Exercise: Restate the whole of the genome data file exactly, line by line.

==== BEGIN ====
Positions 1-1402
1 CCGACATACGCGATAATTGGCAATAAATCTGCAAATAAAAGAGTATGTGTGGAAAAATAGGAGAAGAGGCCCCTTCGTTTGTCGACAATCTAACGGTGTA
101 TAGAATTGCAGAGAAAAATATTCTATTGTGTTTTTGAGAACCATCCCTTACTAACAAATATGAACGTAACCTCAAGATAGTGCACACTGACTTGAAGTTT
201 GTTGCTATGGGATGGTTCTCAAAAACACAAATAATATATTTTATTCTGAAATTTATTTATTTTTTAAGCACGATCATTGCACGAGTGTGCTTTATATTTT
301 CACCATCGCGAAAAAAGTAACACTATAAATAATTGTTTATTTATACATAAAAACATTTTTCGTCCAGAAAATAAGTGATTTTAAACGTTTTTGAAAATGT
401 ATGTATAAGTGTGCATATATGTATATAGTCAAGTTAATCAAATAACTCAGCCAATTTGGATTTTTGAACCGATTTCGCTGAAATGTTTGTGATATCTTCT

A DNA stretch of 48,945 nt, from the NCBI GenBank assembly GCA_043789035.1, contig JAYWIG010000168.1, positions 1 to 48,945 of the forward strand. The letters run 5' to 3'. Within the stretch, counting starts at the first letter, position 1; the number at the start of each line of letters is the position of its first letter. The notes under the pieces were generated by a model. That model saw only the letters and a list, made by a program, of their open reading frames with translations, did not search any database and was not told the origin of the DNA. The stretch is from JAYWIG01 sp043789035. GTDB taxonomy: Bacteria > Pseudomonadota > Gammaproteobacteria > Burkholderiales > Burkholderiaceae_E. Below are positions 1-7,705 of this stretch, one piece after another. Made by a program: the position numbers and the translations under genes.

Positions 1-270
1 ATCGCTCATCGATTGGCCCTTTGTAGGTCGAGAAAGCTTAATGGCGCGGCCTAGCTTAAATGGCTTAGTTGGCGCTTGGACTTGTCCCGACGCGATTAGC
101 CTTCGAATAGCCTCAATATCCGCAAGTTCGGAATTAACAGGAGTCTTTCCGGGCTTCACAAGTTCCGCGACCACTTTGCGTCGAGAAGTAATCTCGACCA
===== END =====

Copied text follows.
Positions 1-1402
1 CCGACATACGCGATAATTGGCAATAAATCTGCAAATAAAAGAGTATGTGTGGAAAAATAGGAGAAGAGGCCCCTTCGTTTGTCGACAATCTAACGGTGTA
101 TAGAATTGCAGAGAAAAATATTCTATTGTGTTTTTGAGAACCATCCCTTACTAACAAATATGAACGTAACCTCAAGATAGTGCACACTGACTTGAAGTTT
201 GTTGCTATGGGATGGTTCTCAAAAACACAAATAATATATTTTATTCTGAAATTTATTTATTTTTTAAGCACGATCATTGCACGAGTGTGCTTTATATTTT
301 CACCATCGCGAAAAAAGTAACACTATAAATAATTGTTTATTTATACATAAAAACATTTTTCGTCCAGAAAATAAGTGATTTTAAACGTTTTTGAAAATGT
401 ATGTATAAGTGTGCATATATGTATATAGTCAAGTTAATCAAATAACTCAGCCAATTTGGATTTTTGAACCGATTTCGCTGAAATGTTTGTGATATCTTCT

A DNA stretch of 48,945 nt, from the NCBI GenBank assembly GCA_043789035.1, contig JAYWIG010000168.1, positions 1 to 48,945 of the forward strand. The letters run 5' to 3'. Within the stretch, counting starts at the first letter, position 1; the number at the start of each line of letters is the position of its first letter. The notes under the pieces were generated by a model. That model saw only the letters and a list, made by a program, of their open reading frames with translations, did not search any database and was not told the origin of the DNA. The stretch is from JAYWIG01 sp043789035. GTDB taxonomy: Bacteria > Pseudomonadota > Gammaproteobacteria > Burkholderiales > Burkholderiaceae_E. Below are positions 1-7,705 of this stretch, one piece after another. Made by a program: the position numbers and the translations under genes.

Positions 1-270
1 ATCGCTCATCGATTGGCCCTTTGTAGGTCGAGAAAGCTTAATGGCGCGGCCTAGCTTAAATGGCTTAGTTGGCGCTTGGACTTGTCCCGACGCGATTAGC
101 CTTCGAATAGCCTCAATATCCGCAAGTTCGGAATTAACAGGAGTCTTTCCGGGCTTCACAAGTTCCGCGACCACTTTGCGTCGAGAAGTAATCTCGACCA